Egypt’s Cabinet approves draft law to issue its first sovereign sukuk

Egypt’s Cabinet approved on Wednesday a draft law to issue sovereign sukuk. The new law will be sent to parliament for a vote, the finance minister Mohamed Maait told reporters following a Cabinet meeting.

Once parliament and the president approve the new law, the country will issue its first sovereign sukuk, the ministry added.

“The move will usher Egypt into the Islamic finance world, which recorded a $2.7 trillion in transactions by the end of June,” Maait said.

The sovereign sukuk draft law is part of Egypt’s plan to diversify its base of investors who are willing to invest in governmental financial securities.

The draft law will be issued in line with the principles of Islamic Sharia.

By issuing this kind of sukuk, Egypt is expected to allure new segments of investors who would pour extra finances and liquidity into its governmental financial market and will contribute to decreasing the cost of the state’s public budget deficit, he added.

The sovereign sukuk will enable Egypt to utilise the state-owned assets according to the beneficial right system through either ownership without usufruct or renting, the minister said.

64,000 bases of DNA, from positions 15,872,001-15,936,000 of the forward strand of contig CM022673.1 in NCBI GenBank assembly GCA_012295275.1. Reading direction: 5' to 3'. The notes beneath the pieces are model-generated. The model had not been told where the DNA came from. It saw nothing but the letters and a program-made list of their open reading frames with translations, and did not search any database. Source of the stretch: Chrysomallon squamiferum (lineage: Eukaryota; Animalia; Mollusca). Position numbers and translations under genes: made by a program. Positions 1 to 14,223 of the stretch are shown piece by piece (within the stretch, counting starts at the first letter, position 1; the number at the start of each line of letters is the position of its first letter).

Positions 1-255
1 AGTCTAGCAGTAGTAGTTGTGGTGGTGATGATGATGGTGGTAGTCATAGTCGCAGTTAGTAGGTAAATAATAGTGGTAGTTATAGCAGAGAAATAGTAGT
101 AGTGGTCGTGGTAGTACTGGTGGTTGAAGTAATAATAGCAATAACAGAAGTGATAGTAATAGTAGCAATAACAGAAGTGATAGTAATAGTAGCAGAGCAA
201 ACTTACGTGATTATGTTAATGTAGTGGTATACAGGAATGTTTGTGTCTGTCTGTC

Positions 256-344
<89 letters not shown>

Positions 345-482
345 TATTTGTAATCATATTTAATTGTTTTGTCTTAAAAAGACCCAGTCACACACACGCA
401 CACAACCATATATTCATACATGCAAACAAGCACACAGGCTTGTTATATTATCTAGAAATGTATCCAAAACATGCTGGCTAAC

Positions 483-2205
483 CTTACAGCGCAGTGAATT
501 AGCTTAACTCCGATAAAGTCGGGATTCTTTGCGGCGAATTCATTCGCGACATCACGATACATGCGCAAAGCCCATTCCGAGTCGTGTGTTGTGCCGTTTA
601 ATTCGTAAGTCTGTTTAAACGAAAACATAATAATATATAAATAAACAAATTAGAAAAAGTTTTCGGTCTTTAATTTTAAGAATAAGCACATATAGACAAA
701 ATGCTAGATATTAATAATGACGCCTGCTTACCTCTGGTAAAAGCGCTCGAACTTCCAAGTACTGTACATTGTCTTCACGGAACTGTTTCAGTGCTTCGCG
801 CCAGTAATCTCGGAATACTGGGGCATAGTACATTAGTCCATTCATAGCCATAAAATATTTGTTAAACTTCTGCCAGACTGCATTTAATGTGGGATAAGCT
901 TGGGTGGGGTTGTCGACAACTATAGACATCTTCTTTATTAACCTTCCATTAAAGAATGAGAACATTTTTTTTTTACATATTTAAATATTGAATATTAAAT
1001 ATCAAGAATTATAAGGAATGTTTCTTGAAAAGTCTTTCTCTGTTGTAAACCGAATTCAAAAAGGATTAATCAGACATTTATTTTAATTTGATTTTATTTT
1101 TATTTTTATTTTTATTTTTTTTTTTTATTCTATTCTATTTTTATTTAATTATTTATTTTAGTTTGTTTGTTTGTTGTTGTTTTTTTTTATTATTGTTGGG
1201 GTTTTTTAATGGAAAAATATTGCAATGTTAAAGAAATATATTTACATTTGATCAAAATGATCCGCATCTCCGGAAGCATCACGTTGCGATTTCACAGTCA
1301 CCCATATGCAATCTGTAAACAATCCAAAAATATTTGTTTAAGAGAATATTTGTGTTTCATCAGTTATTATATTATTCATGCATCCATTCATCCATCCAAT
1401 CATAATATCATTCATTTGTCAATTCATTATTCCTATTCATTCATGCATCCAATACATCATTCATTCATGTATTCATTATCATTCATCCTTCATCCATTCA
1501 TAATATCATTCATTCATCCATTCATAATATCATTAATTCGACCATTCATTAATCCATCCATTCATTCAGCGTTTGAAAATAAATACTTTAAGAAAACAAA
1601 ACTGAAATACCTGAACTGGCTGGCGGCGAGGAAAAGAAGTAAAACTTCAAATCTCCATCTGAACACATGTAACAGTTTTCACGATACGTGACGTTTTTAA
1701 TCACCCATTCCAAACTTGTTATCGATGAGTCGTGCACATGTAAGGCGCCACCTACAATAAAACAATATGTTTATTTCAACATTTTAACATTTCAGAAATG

Despite the coronavirus pandemic crisis that has hit world economies, this year’s global sukuk volumes are expected to match last year’s, and sukuk supply is expected to increase with the surge in funding needs, according to a report by Fitch Ratings released in October.

Sovereigns are expected to remain the major contributors to overall sukuk volumes as they face widening fiscal deficits and high borrowing needs, caused by the dual shock of the coronavirus-associated economic disruptions and the collapse in global oil prices, the report read.

Egypt issued in September and October sovereign governmental green bonds worth $750 million, domestically and in the London Stock Exchange, the first of their kind in the Middle East and North Africa.

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